The next clue to look for in dating your photograph is the pose, that is posing for the picture. Now this may sound a little odd but posing in the professional setting varied in fashion over the years. In the early 1860’s the head shot was popular.  This pose consisted of the subject having their picture taken from a distance creating a fade away look. Thank goodness this didn’t last, and by the 1870’s the head and bust ruled the Cartes de Viste image. During the Civil War in the 1860’s, the standing pose became popular for the soldier to show off their uniform. The single individual in a seated pose was waning in popularity by the mid 1870’s. Couples began posing together with the man seated and the woman standing behind him. This popular position lasted into the early 20th century.


Hair and fashion are major clues in dating photography. Our ancestors were no different than we are now. They wanted to wear the latest fashions and be up to date with hairstyles. Usually the young followed the styles more closely with experimenting with new hairdos. In the 1850’s women’s hair styles were quite severe with hair parted in the middle and pulled sharply back. By the Civil War, ten years later, the same hairdos were more relaxed as women became more independent due to taking on additional duties.

With the invention of the curling iron in 1866, a new kind of curl was adopted over the sausage curls of the past and by the 1870’s the simple parted in the middle hair style was disappearing. Hair was worn up-swept and piled high. Curls were also added for a softer look. Men also were into the fashion scene with their clothing and hairstyles. Men’s beards and facial hair varied over the years. In the 1850’s-60’s, men were more hairy by sporting mutton chops, beards, and heavy sideburns. By the 1870’s, men styles commanded a cleaner facial look with more mustaches and less facial hair.


Clothing in photography is another critical tool in dating pictures, but you need to be so careful into jumping to conclusions. 

During the years of 1830-1878, a women’s fashion magazine Godey’s Lady’s Book advised women on how to fashionably dress for all occasions, but many women could not afford to follow their suggestions. Many a hat or dress was made over and worn again in a photo shoot, not keeping totally with the latest fashion.

Clothing also may vary in different parts of the country. For instance, a middle aged woman living in New York City in the 1880’s may be at the height of fashion with her up-swept hair, a blouse with 16 closely spaced buttons and her stylish bustle. But, the woman of the same age living in the Midwest may have to wear a dress that she made herself ten years previously. Overall, clothing and hairstyles changed as frequently as they do today.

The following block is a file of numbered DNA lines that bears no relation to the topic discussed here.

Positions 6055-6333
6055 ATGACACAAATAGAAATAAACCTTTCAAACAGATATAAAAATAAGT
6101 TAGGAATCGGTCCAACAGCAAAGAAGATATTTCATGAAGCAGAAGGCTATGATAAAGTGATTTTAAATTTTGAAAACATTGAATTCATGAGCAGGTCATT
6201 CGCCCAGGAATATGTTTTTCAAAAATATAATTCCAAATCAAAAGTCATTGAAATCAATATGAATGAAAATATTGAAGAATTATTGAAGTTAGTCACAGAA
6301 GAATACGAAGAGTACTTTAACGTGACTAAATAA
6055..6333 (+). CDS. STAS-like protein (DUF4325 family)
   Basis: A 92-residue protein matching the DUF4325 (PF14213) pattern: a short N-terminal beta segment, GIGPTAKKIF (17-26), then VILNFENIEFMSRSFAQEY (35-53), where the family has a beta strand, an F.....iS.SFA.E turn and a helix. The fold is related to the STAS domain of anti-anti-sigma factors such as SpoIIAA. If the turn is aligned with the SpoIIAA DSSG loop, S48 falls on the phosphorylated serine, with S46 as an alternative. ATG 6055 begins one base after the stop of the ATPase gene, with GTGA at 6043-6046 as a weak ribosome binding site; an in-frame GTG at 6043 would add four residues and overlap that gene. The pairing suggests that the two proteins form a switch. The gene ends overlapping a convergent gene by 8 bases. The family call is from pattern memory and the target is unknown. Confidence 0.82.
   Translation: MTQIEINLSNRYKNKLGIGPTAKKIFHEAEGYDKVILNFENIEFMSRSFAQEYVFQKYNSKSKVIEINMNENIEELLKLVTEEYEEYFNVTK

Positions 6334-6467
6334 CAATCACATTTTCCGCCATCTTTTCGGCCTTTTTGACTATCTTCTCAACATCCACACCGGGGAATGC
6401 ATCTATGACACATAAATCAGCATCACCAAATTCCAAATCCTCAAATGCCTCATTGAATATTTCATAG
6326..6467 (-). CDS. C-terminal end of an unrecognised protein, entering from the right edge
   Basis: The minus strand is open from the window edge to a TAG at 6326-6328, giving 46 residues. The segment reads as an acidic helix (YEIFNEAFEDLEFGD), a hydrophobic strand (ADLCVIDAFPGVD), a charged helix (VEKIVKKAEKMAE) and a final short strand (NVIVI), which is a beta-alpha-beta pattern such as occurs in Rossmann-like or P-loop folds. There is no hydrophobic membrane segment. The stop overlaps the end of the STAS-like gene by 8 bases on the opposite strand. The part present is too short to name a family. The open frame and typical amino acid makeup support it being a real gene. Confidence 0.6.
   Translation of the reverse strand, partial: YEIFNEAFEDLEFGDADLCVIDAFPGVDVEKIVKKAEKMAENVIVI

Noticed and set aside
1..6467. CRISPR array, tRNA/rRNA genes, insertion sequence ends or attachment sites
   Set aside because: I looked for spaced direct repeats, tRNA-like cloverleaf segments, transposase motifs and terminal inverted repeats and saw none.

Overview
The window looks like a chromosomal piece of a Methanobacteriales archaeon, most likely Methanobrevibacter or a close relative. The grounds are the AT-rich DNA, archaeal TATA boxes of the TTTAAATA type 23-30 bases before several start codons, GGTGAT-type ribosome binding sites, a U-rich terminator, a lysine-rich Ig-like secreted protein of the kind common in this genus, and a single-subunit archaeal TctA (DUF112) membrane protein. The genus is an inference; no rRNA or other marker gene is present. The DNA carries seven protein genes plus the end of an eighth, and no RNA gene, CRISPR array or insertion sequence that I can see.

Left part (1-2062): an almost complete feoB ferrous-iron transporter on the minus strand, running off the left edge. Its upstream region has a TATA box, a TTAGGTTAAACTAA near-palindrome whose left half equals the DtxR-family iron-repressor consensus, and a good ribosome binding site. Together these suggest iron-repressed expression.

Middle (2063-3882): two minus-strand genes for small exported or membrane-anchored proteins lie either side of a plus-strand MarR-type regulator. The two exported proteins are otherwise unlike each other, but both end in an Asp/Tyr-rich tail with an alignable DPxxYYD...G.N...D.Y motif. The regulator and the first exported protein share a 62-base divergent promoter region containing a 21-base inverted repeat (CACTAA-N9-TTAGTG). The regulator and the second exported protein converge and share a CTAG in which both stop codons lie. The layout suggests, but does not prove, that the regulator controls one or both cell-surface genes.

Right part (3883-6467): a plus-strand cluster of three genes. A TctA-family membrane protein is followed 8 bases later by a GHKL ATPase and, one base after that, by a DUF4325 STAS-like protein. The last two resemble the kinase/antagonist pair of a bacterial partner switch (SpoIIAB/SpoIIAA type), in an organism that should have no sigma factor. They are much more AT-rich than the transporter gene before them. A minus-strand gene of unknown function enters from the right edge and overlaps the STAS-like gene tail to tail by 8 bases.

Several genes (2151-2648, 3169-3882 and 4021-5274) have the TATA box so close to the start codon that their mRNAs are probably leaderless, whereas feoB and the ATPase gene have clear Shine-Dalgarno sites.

A few of my favorite go-to books for costume and hairstyle identification are listed below. These excellent books give outstanding examples of fashion in the 19th and early 20th century. You can find them on Amazon at the links provided. Here is also a link to my top picks for Genealogy Research Books.

Dressed for the Photographer, Ordinary Americans and Fashion, 1840-1900 by Joan Severa.

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Family Photo Detective by Maureen A Taylor

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19th Century Card Photos KwikGuide by Gary W Clark

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Unlocking the Secrets in Old Photographs by Karen Frisch-Ripley

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Dating Old Photographs Clues

In pictures, there are many clues to discovering that elusive ancestor. Photography in the 19th century especially was used for a purpose. The purpose may be a special event such as a marriage or a death. In other cases such as a war, people wanted a photo of their loved ones as they went into battle or stayed on the Home-front. It was common to photograph the dead as that may be the only remembrance the family may have of that individual. I was surprised to find a cabinet card photo of one of my young relations looking as though he was sleeping in bed. It turned out that he had drowned and his parents wanted a picture of him before his burial.

Live backdrops in photography can also be a big help. For instance, if a photograph is taken in front of a home someone may recognize the house or it may have an address on the building which could help with a location. I was able to date a photograph in the early 20th century because a brand new Model T Ford was parked near a cemetery in the picture. After researching the car and zooming into the cemetery headstones I was able to locate who the person was and the location of the cemetery. Look closely at every detail in the picture. Another example, I have is of a gentleman in a photo holding a newspaper. With a magnifying glass I was able to pick up the date on the newspaper. So you never know what you might discover by really looking.

Overall, being able to identify and date your old family photos is such a fulfilling experience. Your genealogy work becomes more fleshed out with real people’s faces. Ancestors become more real and you might even see yourself in one of those faces.